We introduce our new podcast by sitting down with Chief Executive Officer Gerard Colman and Chief Strategy and Marketing Officer Jody Prather, MD. The leaders reflect on the past year and reveal expansion plans for 2020 and beyond.
Colman also shares what he feels is more crucial than the bottom line, the importance of staff development, and how he starts and ends each workday.
Dr. Prather discusses new services the health system is investing in, explains what the terms “access” and “ambulatory” mean for patients, and speaks to his love for sports.
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Kerri: Hey, guys, we’ve got a great episode for you today. I’m Kerri, the host of the new HealthTalks NOW podcast brought to you by Baptist Health. As we embark on 2020 we’re taking a few moments to sit down with Baptist Health System CEO Gerard Colman and Dr. Jody Prather, Chief Strategy and Marketing Officer, to not only reflect on where we’ve come but to discuss where we’re going. I think what you’ll hear over this episode are some aggressive goals and plans, but our commitment to you, our patient, to provide care and service to go beyond what is expected. Hope you enjoy.
Kerri: We are here with a special guest today, Gerard Colman, Chief Executive Officer of Baptist Health. And as we framed out this podcast, we looked at a playoff of I think the most obvious of the 2020 marketing scheme that any optometrist would jump at, is a 2020 vision. Before we look forward and plan for the new year, it’s a good time to reflect, so we wanted to take an opportunity to interview both yourself and Dr. Jody Prather for this episode. Will you first share with us, do you have any New Year’s resolutions that you can tell our listeners?
Gerard Colman: Yeah, that’s a great question. I usually don’t fulfill the obligation of a resolution. They’re loose at best, and I think this year the resolution I’ll probably come up with is to try to eat more healthy because I have a challenge with that.
Gerard Colman: I love French fries like everybody else and I’ll try I think to keep it to no deep-fried foods will probably be my resolution for this year. And I’ll do my best to keep it, but as I said, usually after a couple of months I’ll slip right back.
Kerri: That’s hard to do in Kentucky.
Gerard Colman: It is, it is, especially around where I live. So it’s going to be difficult, especially with kids and they love their Chick-fil-A and fast food, which is all delicious, so that’d be fun for me.
Kerri: It’s been two years or so that you’ve lived in this region after moving here from Milwaukee. What’s your impression of Kentucky and Southern Indiana?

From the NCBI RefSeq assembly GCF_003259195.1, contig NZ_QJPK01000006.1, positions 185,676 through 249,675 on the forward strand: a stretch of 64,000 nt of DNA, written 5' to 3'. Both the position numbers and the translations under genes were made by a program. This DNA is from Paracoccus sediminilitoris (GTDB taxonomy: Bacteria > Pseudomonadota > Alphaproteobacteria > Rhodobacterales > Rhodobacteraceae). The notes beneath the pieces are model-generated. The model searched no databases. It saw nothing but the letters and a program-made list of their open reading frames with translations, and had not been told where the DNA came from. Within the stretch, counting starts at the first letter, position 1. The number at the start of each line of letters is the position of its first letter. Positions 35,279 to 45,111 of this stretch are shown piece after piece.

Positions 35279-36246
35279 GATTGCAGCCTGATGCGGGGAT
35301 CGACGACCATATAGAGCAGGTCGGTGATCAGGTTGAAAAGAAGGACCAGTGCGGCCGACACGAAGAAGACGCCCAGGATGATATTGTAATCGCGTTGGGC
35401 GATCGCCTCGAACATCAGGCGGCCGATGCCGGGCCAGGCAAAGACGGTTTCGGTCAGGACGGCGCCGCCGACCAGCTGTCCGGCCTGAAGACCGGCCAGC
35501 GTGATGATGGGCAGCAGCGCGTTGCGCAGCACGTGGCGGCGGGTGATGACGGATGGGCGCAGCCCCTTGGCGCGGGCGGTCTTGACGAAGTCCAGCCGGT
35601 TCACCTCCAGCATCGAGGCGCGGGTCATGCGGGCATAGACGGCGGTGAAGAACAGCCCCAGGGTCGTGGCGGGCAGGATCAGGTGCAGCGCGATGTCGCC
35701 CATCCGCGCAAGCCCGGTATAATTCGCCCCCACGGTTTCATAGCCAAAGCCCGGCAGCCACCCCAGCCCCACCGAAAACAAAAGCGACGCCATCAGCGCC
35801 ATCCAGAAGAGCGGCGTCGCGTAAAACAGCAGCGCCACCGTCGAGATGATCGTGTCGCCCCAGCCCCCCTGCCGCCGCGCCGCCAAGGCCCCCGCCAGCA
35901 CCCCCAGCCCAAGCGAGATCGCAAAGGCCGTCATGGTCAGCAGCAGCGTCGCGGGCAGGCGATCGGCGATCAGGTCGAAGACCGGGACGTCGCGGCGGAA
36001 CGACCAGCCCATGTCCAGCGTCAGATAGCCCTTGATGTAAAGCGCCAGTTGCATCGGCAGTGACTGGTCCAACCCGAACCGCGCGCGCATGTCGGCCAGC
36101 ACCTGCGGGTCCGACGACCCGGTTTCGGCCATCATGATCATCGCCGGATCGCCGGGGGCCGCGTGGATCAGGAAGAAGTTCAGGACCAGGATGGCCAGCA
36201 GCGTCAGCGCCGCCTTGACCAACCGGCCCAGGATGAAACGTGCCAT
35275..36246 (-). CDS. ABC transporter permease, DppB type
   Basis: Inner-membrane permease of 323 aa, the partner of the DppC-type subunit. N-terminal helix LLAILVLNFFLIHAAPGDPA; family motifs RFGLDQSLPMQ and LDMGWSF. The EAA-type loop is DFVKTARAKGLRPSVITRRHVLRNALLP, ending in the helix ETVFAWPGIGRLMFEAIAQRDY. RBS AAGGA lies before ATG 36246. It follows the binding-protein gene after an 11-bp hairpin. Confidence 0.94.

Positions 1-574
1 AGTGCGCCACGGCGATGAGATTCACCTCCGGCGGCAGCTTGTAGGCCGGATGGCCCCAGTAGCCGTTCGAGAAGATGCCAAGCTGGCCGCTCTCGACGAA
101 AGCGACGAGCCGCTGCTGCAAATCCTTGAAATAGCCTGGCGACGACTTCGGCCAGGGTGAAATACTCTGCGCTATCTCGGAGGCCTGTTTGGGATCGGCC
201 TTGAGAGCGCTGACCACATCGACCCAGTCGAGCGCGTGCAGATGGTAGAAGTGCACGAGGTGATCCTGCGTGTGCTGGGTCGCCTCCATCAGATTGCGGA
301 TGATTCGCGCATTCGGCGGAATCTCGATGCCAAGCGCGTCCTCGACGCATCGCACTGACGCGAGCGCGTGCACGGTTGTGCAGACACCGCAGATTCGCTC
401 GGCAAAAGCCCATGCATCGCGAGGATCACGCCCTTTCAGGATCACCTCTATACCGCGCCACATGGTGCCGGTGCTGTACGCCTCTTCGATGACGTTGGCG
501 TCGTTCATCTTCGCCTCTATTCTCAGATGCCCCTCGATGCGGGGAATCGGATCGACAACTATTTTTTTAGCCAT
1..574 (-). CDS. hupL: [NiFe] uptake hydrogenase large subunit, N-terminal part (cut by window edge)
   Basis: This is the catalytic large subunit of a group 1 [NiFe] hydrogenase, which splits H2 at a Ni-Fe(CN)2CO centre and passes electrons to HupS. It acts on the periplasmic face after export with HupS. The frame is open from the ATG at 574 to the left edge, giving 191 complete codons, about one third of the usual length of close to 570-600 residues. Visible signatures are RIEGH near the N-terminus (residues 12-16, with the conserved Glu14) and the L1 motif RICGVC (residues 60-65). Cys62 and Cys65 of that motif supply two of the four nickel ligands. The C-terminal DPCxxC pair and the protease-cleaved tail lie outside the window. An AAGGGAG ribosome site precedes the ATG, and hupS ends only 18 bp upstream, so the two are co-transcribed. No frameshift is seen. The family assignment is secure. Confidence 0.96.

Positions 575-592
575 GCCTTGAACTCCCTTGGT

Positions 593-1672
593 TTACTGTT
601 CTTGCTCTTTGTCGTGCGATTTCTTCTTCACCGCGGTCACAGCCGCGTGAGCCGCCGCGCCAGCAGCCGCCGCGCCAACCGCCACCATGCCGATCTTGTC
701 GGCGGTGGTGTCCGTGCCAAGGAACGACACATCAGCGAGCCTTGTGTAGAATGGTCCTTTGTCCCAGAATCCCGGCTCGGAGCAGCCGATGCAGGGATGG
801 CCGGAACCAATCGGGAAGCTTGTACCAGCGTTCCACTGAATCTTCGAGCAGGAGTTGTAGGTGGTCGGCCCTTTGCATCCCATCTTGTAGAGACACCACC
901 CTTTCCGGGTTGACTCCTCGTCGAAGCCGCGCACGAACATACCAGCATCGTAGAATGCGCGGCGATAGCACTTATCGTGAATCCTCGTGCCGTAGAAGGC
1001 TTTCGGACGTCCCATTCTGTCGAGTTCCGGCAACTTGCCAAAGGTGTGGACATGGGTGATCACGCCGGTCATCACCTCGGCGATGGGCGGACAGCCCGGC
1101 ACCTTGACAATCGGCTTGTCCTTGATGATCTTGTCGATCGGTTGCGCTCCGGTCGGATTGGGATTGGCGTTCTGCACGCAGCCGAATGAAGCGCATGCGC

Gerard Colman: You know, I got to say for me and my family, we love it here. It’s amazing. The impression I have is that it’s a very warm and welcoming community and it’s very genuine. People ask you how your day is going. They really mean it and they really want to know, “Well, how is your day going?” It’s such an incredible experience.
Gerard Colman: There’s so much to do here. And the weather is pretty spectacular too after those very cold and long Wisconsin winters. The weather here has been delightful, and we’ve actually enjoyed a lot of touring around the state and seeing a lot of Southern Indiana and a lot of Kentucky. Part of it because we’re statewide, so it’s an opportunity to go all the way from Paducah to Corbin to Lexington and Richmond and all the sites throughout the Commonwealth.
Gerard Colman: And then Southern Indiana of course, and all the great things, the walking bridge across the river and having a slice of pizza on the other side and coming back and spending a lot of time downtown. There’s lots to do in Louisville – lots to do in Lexington too. And we enjoy the sports scene, and really excited about the soccer stadium being built. So there’s a lot going on there, and we’ve just really enjoyed it. The impression is really positive. I couldn’t be more pleased with how everything’s going.
Kerri: Sure, that’s right, and that’s how I met you, was at the soccer game, about a coin toss for Louisville City soccer.
Gerard Colman: That’s right, yes.
Kerri: And some of the rounding that we’ve done too. Meeting clinicians has been a treat as well.
Gerard Colman: Absolutely.
Kerri: Well, we’d love to learn a little bit more about you. Would you share your morning routine with us?
Gerard Colman: It’s kind of boring, actually. I don’t lead an exciting outside of work life. Every morning I get up pretty much and I’ll go for a run or a long walk with the dog, and sometimes if I just go on the run and not take the long walk, I get the sad puppy eyes from my dog and get guilted into it anyway. So that’s pretty much the morning for me.